Sri Lankas high number of women-headed households are especially hit hard by Covid-19 particularly because women are losing their livelihoods faster than men, the United Nations said.
More than a quarter of all households some 25.8% or 1.4 million are female-headed and more than half are by women who lost their partners in the separatist war.
In a media statement, UN Women in Sri Lanka representative, Ramaaya Salgado said women are particularly affected because they are exposed to hard-hit economic sectors, have less access to social protection and are more likely to be burdened with unpaid care and domestic work.
Salgado who is the country focal point for the subject added that women heads of households, in particular, carry a double burden in caring for their dependents and being the sole breadwinner of the family.
Long-term investment in social protection is needed to ensure female heads of households are resilient in the face of crisis situations. Hence, womens economic empowerment must be at the heart of COVID-19 response and recovery she said.
Describing a typical woman, the UN said, has been struggling to make ends meet since her husband died 15 years ago due to the conflict.
The release cited a woman named Tharshini who had been badly affected since the COVID-19 pandemic and lockdowns that started last year.
Her income from poultry farming has dropped, and her eldest daughter, who they relied on for household expenses, has found no daily-wage work.
During the lockdown, we had to take loans from our neighbours, said Tharshani. We were struggling to find the money for food, and my son had to go to school every day without breakfast. I was afraid he might not be able to continue his education, said the mother of three.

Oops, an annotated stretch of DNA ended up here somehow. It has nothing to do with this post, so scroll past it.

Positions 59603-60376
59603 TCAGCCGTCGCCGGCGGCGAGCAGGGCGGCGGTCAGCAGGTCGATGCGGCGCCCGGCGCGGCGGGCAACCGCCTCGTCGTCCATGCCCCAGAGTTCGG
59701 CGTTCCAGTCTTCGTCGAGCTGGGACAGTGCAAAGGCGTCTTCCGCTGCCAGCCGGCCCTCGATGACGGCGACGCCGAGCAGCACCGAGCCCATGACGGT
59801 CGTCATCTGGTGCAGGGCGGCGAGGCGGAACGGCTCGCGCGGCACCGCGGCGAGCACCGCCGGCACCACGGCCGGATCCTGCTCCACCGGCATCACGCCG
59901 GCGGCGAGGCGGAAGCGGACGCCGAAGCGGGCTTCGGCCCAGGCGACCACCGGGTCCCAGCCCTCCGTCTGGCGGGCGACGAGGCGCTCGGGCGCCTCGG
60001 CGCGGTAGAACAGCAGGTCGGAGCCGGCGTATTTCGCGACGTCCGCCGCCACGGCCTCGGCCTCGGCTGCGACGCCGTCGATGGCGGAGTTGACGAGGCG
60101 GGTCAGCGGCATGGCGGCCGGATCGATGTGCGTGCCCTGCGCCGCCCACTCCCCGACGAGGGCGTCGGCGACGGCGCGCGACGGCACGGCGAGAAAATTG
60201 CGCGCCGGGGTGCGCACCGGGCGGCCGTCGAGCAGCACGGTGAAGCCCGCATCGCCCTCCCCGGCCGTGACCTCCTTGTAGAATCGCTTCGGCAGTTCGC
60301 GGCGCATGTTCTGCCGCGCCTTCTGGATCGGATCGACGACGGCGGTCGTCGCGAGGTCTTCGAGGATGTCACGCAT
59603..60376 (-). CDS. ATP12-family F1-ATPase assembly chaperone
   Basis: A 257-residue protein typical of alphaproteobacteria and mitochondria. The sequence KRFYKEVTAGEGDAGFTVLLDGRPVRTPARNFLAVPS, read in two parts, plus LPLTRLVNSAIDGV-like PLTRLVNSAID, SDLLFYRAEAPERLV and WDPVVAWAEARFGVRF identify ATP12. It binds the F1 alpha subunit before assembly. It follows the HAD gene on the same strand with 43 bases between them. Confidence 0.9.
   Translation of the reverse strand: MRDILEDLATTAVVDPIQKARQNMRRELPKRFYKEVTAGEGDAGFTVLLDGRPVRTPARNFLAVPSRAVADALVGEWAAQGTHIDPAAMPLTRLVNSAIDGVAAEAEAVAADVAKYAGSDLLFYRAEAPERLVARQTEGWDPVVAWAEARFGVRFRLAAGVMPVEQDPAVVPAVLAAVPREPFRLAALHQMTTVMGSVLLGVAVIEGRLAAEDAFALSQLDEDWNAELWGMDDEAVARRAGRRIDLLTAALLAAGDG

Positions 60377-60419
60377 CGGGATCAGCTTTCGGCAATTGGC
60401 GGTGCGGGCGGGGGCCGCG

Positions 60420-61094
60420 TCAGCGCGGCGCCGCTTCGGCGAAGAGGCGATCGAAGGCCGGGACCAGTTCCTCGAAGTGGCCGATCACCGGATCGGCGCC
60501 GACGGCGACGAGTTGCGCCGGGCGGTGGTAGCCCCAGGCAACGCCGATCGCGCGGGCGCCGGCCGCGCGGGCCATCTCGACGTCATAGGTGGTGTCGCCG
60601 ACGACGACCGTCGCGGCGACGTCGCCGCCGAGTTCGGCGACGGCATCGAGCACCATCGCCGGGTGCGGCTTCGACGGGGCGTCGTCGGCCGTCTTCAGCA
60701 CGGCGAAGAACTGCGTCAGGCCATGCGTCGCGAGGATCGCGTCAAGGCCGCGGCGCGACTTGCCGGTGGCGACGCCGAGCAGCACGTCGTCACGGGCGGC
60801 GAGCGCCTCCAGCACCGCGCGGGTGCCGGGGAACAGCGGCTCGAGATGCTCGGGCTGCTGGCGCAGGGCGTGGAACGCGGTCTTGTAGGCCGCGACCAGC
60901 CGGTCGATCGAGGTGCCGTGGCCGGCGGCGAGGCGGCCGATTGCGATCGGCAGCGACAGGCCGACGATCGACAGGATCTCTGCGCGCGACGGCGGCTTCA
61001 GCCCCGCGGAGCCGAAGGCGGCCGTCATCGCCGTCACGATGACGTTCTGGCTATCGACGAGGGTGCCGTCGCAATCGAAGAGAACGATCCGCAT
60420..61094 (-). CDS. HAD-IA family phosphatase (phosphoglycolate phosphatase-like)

Recovering from the COVID-19 crisis must include urgent policy action to introduce economic support packages for vulnerable women, according to the UN Women publication Gender Equality in the Wake of COVID-19 the statement added.
Further, the publication highlights that eliminating inequality in the labour market is more urgent than ever. This includes addressing issues related to occupational segregation, gender pay gaps and inadequate access to affordable childcare. Data on socioeconomic effects as well as improved and up-to-date gender-responsive data collection systems are also vital to understanding the pandemics impact on different groups of women.
Last year, with support from the Government of Australia (DFAT), UN Women in Sri Lanka together with local NGO Viluthu has supported more than 1,300 female-headed households through the delivery of emergency relief packs including dry rations to meet their daily needs, the statement said.
With enough supplies for the next few months, I am now able to save up to cover the costs of my sons education, says Tharshani who was also among those that received the emergency relief packs.
2020 marked the 25th anniversary of the landmark Beijing Declaration and Platform for Action, which set out how to remove the systemic barriers that hold women back from equal participation in all areas of life. To ensure economic empowerment of female heads of households like Tharshani, COVID-19 is a reminder that urgent action is needed to invest in the future of women and girls in Sri Lanka, and around the world it added.
DG Information ignorant of basic election laws and regulations: ECSL
by PRIYAN DE SILVA